"Issuance of mandamus is subject to well settled principles.  The writ is available 'to compel the performance of an act which the law specially enjoins, as a duty resulting from an office, trust, or station.' [Citation.] [206 Cal. App. 3d 686] [2a] It will lie to compel action by a public body or official only if there is a clear, present, and ministerial obligation to take the action. [Citations.] Conversely, the action commanded cannot invade the area of discretion with which an administrative agency is vested over a given subject matter. [Citations.] Between these opposing standards is the rule that '"[w]hile ordinarily, mandamus may not be available to compel the exercise by a court or officer of the discretion possessed by them in a particular manner, or to reach a particular result, it does lie to command the exercise of discretion -- to compel some action upon the subject involved."' [Citations.]" (Sklar v. Franchise Tax Board (1986) 185 Cal. App. 3d 616, 622 [230 Cal. Rptr. 42].) With these principles in mind, we must determine their applicability to Fund's petition.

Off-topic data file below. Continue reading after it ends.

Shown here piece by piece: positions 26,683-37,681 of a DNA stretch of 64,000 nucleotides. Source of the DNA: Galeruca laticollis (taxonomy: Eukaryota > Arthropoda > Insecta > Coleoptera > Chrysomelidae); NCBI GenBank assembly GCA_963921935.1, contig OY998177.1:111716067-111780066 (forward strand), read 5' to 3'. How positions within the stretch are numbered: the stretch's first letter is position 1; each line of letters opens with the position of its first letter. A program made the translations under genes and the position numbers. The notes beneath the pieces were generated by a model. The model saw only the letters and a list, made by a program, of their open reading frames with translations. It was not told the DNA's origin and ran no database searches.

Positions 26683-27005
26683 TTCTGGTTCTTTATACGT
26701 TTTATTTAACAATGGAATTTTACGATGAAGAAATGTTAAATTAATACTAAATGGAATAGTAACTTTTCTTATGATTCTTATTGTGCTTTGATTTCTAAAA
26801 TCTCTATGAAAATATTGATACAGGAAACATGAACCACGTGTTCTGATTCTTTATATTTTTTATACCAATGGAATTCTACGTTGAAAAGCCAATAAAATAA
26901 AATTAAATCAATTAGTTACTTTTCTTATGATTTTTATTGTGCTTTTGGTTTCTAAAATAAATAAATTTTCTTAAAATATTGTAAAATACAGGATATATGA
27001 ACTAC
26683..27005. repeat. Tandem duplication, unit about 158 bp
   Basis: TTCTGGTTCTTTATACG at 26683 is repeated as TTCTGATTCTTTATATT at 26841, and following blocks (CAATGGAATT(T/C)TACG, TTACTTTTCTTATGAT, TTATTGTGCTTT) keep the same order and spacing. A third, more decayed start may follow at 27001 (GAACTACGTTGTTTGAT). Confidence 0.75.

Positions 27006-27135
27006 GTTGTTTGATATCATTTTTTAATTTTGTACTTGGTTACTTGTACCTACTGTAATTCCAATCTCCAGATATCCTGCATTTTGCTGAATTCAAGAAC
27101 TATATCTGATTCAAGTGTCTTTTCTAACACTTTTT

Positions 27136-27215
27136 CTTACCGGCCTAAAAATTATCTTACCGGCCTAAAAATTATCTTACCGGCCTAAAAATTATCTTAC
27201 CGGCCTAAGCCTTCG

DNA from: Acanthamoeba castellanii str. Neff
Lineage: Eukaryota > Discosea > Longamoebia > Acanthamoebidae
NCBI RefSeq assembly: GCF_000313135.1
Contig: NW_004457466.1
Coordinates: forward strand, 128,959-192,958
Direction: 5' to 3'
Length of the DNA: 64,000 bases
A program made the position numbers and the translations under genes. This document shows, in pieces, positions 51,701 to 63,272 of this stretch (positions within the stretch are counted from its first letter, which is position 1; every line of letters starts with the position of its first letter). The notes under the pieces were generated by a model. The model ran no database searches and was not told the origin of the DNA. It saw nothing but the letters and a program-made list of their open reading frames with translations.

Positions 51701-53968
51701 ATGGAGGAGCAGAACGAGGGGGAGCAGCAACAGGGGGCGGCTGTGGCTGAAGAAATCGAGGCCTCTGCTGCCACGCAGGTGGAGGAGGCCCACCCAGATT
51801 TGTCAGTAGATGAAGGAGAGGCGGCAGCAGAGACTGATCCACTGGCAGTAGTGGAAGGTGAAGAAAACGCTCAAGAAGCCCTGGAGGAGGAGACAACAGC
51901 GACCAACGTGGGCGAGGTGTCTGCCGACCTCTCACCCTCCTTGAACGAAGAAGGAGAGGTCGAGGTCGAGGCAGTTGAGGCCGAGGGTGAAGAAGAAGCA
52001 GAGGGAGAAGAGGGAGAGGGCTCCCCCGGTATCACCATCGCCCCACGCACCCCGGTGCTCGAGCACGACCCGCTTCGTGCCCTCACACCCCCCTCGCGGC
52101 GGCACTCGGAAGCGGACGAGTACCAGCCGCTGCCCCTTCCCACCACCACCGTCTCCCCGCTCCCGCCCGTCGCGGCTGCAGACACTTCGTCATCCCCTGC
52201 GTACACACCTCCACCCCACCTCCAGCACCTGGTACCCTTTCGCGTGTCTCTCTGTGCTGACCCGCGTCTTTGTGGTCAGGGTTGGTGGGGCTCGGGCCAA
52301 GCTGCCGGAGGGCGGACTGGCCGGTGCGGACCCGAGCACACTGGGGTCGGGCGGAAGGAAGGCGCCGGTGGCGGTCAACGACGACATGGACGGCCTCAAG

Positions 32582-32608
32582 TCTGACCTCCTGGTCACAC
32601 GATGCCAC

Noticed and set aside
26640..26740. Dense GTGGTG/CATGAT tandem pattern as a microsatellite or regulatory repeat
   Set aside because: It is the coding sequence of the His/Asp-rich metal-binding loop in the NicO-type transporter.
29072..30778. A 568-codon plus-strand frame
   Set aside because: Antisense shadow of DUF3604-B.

[3a] It is Fund's position that Division failed to comply with the mandate of section 90.5 in that it failed to vigorously enforce the prevailing wage statutes of this state. We find reliance on this statute to be misplaced and we determine, for reasons hereafter set forth, that section 90.5 cannot serve to support issuance of the writ.